A gifted investigator combs Oregon’s snowy mountain forests for a missing girl.
Naomi Cottle is a child finder. Grieving families call on her when their children go missing, and she devotes her entire life to finding them, sometimes dead and sometimes miraculously alive. Like many literary detectives, her personal life suffers for her single-mindedness: she has few friends and remains in only intermittent contact with her foster family. In her latest case, she’s been asked to find a girl named Madison Culver, who went missing three years ago, at the age of 5. Although the locals assume Madison froze to death, Naomi, propelled by her own vague early memories of being held hostage as a child, is determined to locate the girl. At the same time Naomi searches for clues in Madison’s disappearance, readers are privy to Madison’s narrative as she's locked in a cellar with a man she knows only as B. With nothing but her daydreams and memories of fairy tales to keep her sane, Madison reinvents herself as the snow girl and wonders whether the life she once had is gone forever. Aside from a clumsy subplot about Naomi searching for a baby from an impoverished community, Denfeld (The Enchanted, 2014, etc.) keeps the pacing quick as readers rush to discover Madison’s fate. While Denfeld’s message is meant to be redemptive—no loved child will ever be forgotten—make no mistake: this is also a book that is frankly about the sexual abuse of children. And though Denfeld is no doubt trying to explore the psychological realities of this abuse, and of conditions like Stockholm syndrome, her tendency toward florid writing can make her depiction feel romanticized and takes the book at times from disquieting into downright unpalatable.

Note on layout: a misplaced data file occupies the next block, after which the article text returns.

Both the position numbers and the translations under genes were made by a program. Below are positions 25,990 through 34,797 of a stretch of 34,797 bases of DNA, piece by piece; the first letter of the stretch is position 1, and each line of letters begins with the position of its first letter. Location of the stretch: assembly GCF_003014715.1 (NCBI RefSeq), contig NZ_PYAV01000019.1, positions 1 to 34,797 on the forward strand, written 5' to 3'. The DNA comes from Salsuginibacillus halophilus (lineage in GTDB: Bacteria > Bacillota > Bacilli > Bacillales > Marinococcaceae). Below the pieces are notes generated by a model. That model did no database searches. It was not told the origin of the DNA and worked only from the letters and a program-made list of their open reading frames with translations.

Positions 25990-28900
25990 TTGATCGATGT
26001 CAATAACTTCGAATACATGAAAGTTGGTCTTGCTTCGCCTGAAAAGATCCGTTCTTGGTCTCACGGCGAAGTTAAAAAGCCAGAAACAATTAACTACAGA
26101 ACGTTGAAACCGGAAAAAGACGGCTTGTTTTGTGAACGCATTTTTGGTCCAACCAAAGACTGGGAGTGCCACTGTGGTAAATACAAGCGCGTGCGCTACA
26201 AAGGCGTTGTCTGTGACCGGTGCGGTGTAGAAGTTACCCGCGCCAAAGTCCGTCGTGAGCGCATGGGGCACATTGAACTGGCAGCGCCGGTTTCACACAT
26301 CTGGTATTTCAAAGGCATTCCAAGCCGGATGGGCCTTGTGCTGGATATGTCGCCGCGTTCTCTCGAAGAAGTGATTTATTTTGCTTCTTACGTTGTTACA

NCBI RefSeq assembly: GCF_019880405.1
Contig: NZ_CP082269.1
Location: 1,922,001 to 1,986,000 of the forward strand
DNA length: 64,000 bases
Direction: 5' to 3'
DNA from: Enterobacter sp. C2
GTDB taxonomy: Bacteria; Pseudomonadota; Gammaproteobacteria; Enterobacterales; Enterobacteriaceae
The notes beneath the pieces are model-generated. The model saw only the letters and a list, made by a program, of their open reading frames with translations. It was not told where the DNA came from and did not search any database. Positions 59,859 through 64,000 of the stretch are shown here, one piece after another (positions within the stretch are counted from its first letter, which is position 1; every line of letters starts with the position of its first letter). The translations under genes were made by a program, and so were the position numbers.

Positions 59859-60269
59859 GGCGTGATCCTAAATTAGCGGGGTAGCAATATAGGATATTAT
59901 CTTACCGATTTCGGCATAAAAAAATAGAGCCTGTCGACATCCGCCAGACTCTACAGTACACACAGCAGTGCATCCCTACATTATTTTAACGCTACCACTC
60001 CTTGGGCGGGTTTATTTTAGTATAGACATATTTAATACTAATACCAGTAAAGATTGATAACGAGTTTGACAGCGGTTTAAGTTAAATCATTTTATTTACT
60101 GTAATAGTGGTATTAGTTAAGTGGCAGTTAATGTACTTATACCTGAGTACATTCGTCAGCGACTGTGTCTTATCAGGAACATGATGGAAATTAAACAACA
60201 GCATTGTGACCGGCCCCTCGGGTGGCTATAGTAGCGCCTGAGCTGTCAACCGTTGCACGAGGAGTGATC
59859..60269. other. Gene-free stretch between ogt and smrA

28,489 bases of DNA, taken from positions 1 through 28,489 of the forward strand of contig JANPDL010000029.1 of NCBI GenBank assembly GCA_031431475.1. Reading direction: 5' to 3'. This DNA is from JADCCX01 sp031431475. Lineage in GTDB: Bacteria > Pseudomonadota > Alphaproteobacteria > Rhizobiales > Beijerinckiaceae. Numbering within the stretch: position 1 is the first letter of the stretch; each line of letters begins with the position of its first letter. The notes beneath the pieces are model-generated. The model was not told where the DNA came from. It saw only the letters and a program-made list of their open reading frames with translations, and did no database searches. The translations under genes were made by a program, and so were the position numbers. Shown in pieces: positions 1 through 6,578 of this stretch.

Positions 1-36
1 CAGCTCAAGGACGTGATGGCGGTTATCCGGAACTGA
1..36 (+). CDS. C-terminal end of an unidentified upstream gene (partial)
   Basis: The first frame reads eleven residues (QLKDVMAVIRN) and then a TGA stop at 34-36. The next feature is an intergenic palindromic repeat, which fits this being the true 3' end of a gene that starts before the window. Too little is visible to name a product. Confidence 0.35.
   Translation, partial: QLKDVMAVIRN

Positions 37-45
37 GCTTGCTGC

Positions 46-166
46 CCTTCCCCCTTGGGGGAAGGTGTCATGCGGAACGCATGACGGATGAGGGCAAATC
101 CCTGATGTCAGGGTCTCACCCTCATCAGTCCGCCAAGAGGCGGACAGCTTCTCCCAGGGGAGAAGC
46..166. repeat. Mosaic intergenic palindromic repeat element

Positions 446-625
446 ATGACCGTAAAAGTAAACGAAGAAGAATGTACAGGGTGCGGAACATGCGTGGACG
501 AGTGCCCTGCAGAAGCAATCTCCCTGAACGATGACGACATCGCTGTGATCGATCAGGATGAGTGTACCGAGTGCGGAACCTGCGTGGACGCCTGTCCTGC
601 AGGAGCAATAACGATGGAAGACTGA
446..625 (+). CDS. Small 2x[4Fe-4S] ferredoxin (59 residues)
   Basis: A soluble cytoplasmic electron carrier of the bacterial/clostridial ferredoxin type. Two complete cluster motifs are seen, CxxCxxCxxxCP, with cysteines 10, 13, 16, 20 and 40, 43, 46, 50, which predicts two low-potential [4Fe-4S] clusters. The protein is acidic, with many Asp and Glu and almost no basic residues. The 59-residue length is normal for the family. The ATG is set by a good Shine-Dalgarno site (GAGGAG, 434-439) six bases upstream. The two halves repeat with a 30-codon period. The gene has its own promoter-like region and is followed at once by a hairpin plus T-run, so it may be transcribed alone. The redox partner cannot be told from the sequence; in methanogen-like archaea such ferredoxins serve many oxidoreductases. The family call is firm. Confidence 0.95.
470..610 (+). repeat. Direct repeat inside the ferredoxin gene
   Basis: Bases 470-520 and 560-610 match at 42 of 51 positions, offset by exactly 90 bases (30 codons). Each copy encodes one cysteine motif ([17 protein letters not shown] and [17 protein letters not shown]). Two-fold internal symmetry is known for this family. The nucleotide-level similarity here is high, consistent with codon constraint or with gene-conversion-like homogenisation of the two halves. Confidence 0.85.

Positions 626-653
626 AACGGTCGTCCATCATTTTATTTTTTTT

Denfeld’s intentions are good, but her tone strikes the wrong notes.